Can the triumph of Homo sapiens truly be laid at the paws of man’s best friend? Early humans were already more adaptable and more intelligent than any hominin before them, but intense competition for food against a series of fearsome predators meant that they would have to fight every step of their way up the ecosystem ladder. Without the advantages of canid partners, humans might not have spread so quickly, nor extinguished so many competitors, meaning that human settlement in the succeeding Holocene era, considered to have begun 11,700 years ago, might have been both slower and more sporadic.

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What is missing in the paleoanthropological record is an understanding of how the Homo sapiens-Canis lupus mechanism actually worked. Obviously, over long periods of time, those canids that were unable to assimilate to the partnership—too violent to be domesticated or too inefficient to be hunters—were bred out of the wolf-dog population. That was the evolutionary road to pacification and eventually to the dogs we know today. Such culling continues in urban and rural areas alike, making modern humans canine breeders and domesticators similar to their prehistoric ancestors. But back in the Pleistocene, how were dogs, which were still largely wild, actually used in the hunt?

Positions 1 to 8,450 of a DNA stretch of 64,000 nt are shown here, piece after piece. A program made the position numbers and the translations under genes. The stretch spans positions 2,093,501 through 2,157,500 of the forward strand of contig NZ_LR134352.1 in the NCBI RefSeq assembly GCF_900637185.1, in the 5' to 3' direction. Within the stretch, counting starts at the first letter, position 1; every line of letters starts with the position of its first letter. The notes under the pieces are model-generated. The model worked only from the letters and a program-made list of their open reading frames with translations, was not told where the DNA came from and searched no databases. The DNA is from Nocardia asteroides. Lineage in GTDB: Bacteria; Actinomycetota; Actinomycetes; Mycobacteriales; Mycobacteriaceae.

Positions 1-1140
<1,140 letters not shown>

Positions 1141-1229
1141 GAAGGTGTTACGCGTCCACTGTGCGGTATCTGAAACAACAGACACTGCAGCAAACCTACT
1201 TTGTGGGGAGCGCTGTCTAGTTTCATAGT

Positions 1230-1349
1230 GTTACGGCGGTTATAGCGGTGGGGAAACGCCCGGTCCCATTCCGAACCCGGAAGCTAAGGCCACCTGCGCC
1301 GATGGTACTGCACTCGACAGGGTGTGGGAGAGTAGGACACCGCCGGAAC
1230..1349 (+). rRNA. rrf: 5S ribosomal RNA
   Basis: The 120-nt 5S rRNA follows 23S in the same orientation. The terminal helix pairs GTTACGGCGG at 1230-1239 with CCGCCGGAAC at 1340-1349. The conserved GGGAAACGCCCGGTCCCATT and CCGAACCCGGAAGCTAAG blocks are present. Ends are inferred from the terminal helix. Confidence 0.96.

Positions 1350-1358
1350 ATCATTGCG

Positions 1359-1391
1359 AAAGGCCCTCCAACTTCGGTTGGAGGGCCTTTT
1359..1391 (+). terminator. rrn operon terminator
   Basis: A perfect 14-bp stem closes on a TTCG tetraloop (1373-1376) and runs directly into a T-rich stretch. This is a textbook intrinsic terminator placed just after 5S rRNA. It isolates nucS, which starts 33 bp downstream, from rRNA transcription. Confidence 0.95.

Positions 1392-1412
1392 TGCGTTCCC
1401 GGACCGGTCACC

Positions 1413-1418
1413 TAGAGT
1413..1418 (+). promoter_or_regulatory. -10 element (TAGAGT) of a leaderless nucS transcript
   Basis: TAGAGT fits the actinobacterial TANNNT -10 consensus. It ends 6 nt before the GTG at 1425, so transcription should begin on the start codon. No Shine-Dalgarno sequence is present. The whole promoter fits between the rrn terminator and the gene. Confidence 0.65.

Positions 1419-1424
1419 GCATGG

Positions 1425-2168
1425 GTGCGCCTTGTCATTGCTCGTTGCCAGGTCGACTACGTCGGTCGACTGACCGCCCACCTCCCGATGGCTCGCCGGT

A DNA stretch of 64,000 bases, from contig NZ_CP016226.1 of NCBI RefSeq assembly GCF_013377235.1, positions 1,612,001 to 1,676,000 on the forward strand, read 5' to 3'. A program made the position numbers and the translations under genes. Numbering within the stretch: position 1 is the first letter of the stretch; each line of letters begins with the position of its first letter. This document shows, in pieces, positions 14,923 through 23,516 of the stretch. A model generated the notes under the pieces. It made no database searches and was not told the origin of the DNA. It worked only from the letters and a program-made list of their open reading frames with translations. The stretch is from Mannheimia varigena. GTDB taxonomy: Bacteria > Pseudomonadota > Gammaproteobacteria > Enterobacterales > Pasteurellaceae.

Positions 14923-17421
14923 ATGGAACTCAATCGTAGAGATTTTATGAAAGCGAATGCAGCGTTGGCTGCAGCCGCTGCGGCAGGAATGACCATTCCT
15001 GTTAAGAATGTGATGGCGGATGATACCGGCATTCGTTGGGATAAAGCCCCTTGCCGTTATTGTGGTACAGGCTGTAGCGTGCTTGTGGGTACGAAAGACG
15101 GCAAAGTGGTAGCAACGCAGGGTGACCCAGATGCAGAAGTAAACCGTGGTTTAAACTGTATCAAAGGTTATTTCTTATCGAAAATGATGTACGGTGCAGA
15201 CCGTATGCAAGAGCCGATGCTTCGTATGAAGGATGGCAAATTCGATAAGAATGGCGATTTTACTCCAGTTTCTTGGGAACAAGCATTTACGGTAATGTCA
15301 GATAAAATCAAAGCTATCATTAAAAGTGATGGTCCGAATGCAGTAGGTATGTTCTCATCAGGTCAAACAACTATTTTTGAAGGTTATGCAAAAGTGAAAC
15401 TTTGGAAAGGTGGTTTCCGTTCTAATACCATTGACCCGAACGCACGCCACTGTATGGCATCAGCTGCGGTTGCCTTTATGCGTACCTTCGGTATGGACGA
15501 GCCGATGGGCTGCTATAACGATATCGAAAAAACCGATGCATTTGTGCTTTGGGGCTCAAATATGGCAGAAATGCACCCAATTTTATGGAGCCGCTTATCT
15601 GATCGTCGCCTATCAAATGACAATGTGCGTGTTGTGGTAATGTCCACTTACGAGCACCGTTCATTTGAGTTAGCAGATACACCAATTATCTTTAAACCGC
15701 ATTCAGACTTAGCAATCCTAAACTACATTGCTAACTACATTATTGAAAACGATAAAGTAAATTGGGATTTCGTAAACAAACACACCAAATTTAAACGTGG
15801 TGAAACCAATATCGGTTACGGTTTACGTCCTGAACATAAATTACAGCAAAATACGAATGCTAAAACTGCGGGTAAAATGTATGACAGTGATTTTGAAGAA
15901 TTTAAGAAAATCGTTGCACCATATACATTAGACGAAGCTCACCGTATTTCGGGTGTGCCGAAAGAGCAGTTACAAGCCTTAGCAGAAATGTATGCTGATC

Here, Shipman advances a bolder, ultimately unprovable hypothesis: the whites of early human eyes allowed for nonverbal communication, as the direction of the human gaze could be followed by observers. Noting that modern dogs readily follow their masters’ gaze, unlike other canids and even apes, Shipman proposes that wolf-dogs might have been able to pick up on directional clues from humans, adding some efficiency to the hunt. At the same time, though, she writes that old-fashioned brutality might also have helped tame wolf-dogs into living tools, noting the number of injured fossil skulls of proto-dogs found at human sites.

The biological framework adopted by Shipman has some fervent partisans. Although she is careful except in a few instances not to extrapolate too much from the nature of our distant ancestors to contemporary human behavior, her argument about the invasive nature and lethality of Homo sapiens shades into current debates over the destruction wrought on nature by man. She starts and ends her book with a call for us to reflect on our impact on the planet; but radical environmentalists will no doubt want to press further, seeking a scientifically based justification for their condemnation of human society.